Early on in this brutal but realist new feature from David MacKenzie, a wild young offender bites a prison officer’s balls pit bull style and refuses to let go; establishing his credentials with an unforgettable – and unimaginably painful – calling card as he prematurely transfers – ‘starring up’ – from a modern day Borstal to an adult prison and gives us the ultimate new kid on the cell block entrance.
It’s like watching a young Michael ‘Charles Bronson’ Peterson – the UK’s most violent prisoner – as he takes on the big boys and the battle-hardened screws with his ‘razor blade’ sharp intelligence and whip sword weapon of a body.
In time honoured fashion, he’s a lost cause in the eyes of the establishment – only fit for ‘warehousing’ as the corrupt Governor puts it – and an unwelcome disruption to the cell block status quo where the screws turn a blind eye to the cons’ power struggles in return for an easy life.
Only a prison therapist cares and he runs anger management groups but needs treatment himself – his Achilles heel. These scenes are explosive – it’s what cinema is all about – the screen barely containing the tension as caged men explore their emotions at the brink of erupting – kicking off – seemingly the only state that lowers their guard. It’s startlingly authentic, written by insider, Jonathan Asser, who was a prison therapist earlier in life, and sets the film’s tone more than the obligatory discordant jangle of locking doors and chiming bars.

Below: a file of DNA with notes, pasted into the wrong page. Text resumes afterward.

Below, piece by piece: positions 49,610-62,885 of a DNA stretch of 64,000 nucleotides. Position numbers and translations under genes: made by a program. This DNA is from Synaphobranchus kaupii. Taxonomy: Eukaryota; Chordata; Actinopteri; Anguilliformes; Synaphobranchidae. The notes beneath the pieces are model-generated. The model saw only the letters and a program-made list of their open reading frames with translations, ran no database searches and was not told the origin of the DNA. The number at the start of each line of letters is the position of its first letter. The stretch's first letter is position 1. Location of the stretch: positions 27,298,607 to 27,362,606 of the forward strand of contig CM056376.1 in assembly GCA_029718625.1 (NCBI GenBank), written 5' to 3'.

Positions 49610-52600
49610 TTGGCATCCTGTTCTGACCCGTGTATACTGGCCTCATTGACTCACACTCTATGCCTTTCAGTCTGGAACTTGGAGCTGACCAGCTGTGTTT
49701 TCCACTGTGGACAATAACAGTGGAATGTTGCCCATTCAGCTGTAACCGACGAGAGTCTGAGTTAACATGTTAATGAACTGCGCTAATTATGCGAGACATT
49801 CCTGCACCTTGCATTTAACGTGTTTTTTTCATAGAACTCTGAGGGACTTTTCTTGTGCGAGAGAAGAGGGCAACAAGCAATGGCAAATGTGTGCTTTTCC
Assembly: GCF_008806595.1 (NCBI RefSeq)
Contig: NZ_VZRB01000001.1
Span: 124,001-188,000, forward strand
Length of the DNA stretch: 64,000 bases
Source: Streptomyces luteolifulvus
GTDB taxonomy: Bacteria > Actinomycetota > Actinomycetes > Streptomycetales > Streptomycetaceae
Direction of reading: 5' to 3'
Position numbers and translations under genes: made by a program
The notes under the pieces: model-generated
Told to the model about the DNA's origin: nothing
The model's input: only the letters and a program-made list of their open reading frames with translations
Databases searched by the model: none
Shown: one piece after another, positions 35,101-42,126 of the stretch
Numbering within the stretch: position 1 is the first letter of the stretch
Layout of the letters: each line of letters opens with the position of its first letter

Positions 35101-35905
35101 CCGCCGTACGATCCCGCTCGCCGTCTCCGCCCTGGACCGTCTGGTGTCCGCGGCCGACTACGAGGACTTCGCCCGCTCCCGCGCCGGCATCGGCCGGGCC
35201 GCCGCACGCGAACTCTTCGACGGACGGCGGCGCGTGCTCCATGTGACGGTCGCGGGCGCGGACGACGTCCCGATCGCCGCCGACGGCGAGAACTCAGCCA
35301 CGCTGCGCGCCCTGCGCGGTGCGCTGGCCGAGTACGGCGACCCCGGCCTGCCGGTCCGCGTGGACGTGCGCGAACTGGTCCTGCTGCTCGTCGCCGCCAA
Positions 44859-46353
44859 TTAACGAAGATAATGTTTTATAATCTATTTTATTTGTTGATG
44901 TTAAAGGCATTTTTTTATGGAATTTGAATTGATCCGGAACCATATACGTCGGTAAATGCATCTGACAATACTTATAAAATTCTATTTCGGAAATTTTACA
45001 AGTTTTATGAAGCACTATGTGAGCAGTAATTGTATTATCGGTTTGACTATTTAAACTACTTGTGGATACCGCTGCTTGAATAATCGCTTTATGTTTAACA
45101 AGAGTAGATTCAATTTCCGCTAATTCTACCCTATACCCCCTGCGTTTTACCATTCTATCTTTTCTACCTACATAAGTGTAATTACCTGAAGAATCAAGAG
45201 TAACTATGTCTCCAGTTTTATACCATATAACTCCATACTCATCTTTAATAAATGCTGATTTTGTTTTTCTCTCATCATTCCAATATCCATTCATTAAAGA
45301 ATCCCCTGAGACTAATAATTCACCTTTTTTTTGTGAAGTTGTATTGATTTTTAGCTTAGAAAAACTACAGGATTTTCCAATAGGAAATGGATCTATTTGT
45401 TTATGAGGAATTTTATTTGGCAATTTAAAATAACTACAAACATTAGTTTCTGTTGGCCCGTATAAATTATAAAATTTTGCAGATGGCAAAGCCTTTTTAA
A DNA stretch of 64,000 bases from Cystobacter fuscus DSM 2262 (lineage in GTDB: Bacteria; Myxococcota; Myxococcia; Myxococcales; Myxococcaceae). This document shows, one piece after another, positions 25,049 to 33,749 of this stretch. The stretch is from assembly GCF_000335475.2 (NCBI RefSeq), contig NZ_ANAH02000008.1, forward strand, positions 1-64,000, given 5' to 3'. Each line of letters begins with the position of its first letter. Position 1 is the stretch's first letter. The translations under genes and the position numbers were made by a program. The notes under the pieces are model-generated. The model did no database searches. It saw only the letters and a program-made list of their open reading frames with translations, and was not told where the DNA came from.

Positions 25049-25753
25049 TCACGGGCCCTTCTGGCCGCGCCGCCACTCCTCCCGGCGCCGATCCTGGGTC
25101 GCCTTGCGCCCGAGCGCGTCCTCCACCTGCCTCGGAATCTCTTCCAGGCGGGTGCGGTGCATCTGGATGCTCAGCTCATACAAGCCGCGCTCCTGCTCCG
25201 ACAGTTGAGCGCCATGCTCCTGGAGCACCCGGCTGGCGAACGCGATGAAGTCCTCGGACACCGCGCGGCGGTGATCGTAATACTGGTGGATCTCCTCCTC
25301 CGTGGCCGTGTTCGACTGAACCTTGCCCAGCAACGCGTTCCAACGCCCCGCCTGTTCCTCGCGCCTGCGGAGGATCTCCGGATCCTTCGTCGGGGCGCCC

Jack O’Connell plays the young offender and his character carries the quasi-sardonic surname, Love. He’s only 24 but been on the screen for years, including an early supporting role in Shane Meadows’ ‘This Is England’. This is O’Connell’s moment, his emergence as a star, with a breathtaking portrayal that combines an emotional indifference and knowing irony that is quite different from Ray Winstone’s iconic jnr gangster in ‘Scum’ all those years ago and far more sinister for it.
MacKenzie takes a risk with the plot; giving a literal edge to the metaphorical father/son theme of the prison sub-genre with Love’s old man being in the same ‘nick’. It occasionally threatens to destabilise the film but MacKenzie holds it together by inverting the more conventional set pieces and there’s a magnetic chemistry between Ben Mendelsohn as the dad and chief con No. 2 and O’Connell that distracts us from any plot contrivance or, at least, until after the final credits.discount cialis 5mg cheap cialis 20mgbuy cialis cheap prices fast delivery where to buy cialis online safely